Today, at our ministerial association meeting, we discussed the problem of homelessness here on the plateau. We heard some heart-wrenching stories of families living in tents up in the hills east of us. One story was of a dad - a single dad - with a five year old son who had been living up in the hills east of town until the cold temperatures and snow forced them to come seeking assistance. The short version of a long story is that caring Christians through some of our churches and through Plateau Outreach Ministry helped this man walk through the maze of red tape and beauracracy to get help and they (he and his son) are now scheduled to leave the 17 foot used trailer they have been living in and move into a transitional housing unit where they can stay for up to 2 years. During that time, the idea is that work can be found, and roots can be put down for a quality of life they have not known.
That is just one story. Behind that story are the 15 or so other people or families who have come to POM seeking help just this week. Each of them has a story as well. Each one is a person created in God's image and an object of God's love. All too often though, they are forgotten or overlooked. Often the homeless become faceless statistics...numbers in some government report.
Some homeless are dismissed because, we assume, they have made bad choices in life; or they are alcohol or drug abusers; or scam artists who just are looking to live on society's dole or off someone else's sympathies.
Many homeless (sorry I don't have statistics) are people who should be under medical or psychiatric care.
Whatever the circumstances, homeless people have faces. And they have bodies with physical needs. They have souls.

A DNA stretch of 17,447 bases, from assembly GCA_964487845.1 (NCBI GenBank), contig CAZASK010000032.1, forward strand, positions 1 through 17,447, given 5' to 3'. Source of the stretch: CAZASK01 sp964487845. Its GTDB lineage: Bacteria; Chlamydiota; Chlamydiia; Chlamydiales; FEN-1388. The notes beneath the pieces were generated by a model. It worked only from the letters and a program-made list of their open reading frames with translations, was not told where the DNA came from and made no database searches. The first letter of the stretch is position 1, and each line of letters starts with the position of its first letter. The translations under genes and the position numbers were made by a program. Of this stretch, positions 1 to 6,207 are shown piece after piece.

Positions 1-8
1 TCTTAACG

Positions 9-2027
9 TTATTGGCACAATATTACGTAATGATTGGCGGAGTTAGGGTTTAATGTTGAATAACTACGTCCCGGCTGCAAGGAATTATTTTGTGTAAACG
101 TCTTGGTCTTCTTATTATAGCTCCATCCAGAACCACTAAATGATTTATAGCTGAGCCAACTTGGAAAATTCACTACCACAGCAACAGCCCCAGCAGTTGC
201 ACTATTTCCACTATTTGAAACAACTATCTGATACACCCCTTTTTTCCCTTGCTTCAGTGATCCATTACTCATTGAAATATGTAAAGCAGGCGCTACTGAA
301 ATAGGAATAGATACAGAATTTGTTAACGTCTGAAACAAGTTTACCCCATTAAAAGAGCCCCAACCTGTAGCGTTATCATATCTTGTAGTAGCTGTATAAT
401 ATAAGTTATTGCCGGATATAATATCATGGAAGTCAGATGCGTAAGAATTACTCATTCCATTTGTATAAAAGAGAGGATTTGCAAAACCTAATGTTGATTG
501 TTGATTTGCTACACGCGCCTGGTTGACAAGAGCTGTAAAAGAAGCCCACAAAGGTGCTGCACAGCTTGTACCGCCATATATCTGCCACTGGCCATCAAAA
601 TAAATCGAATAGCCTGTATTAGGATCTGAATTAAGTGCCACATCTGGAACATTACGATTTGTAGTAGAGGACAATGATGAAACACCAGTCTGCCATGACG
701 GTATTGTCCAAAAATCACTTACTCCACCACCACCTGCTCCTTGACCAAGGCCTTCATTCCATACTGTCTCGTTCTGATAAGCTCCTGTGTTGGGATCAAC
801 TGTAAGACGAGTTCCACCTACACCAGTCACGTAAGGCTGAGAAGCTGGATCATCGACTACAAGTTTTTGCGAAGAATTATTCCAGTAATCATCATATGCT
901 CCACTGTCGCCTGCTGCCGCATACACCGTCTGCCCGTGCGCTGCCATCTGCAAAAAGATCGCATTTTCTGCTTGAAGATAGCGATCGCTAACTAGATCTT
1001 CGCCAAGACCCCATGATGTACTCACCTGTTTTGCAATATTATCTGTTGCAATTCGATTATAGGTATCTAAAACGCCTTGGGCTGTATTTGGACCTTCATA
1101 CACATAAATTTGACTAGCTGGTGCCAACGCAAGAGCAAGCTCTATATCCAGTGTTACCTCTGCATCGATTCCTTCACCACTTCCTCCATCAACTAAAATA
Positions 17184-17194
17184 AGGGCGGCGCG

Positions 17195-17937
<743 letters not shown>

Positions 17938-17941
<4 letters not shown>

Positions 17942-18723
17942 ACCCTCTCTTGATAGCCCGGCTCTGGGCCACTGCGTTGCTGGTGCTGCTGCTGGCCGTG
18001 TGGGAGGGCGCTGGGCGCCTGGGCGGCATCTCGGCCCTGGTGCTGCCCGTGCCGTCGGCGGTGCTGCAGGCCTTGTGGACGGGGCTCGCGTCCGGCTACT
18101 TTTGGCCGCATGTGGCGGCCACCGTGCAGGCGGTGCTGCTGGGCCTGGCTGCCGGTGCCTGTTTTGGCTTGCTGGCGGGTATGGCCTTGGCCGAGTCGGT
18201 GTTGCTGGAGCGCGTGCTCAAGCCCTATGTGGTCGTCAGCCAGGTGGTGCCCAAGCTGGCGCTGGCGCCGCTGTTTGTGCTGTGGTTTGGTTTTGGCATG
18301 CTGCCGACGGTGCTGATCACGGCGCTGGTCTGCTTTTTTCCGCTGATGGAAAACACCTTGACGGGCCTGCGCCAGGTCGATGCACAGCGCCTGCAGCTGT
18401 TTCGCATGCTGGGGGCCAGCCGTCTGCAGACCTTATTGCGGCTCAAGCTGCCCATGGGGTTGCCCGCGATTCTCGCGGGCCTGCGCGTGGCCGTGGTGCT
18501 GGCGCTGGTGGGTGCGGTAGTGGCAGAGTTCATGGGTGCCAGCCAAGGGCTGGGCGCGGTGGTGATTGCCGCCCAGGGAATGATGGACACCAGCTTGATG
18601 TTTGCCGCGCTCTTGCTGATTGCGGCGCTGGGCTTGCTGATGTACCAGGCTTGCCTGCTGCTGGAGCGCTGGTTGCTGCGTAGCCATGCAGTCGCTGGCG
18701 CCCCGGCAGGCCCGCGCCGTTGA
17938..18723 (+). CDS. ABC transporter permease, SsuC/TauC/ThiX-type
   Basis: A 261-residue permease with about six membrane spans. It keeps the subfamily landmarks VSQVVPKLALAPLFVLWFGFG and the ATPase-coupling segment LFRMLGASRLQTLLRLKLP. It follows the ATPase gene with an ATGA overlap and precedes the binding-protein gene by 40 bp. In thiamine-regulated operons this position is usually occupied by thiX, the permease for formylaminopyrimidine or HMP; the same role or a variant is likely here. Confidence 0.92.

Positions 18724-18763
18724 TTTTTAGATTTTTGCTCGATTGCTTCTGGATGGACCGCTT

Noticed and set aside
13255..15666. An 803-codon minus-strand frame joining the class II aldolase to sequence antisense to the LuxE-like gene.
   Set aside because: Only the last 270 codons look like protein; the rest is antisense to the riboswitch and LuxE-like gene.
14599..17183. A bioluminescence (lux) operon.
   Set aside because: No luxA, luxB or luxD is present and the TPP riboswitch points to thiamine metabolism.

Perhaps their existence strikes us with the fear that it could just as easily be us. Many Americans are just one paycheck away from losing their homes. With a job loss, a catastrophic illness, a divorce, or some other life changing situation, it is easy to see how tenuous our security in material things really is.
I don't have an easy solution or a spiritual platitude. I just raise the issue to raise consciousness. We can tell them about Jesus. But, if they are Christians and are still hungry or homeless, have we really shown or lived out God's love?
Our church is doing a program called "The Bible in 90 Days." We are slogging through some of the Old Testament Laws in Leviticus this week and there is some hard stuff there. Part of what it means to live under God's covenant is to take care of the stranger and the alien and the poor (Exodus 22:21; Lev. 19:9,10) The same thing is echoed in the New Testament when James says "pure and undefiled religion is this - to look after widows and orphans and keep oneself from being polluted vbyt world." (James 1:27) Jesus also demonstrated that kingdom living means taking care of the widow, the orphan, the hungry, the naked, the homeless and the jailed. (Mt. 25:31 - 46)
So, how am I going to deal with this? I really don't know. I admit, I am very uncomfortable when I am approached by someone who is obviously homeless and in need. I know one thing, I can't ignore him or her. I need to look them in the face and try to see in that face the face of a person whom God loves and wants to care for. Then I can decide what might be the best way to help.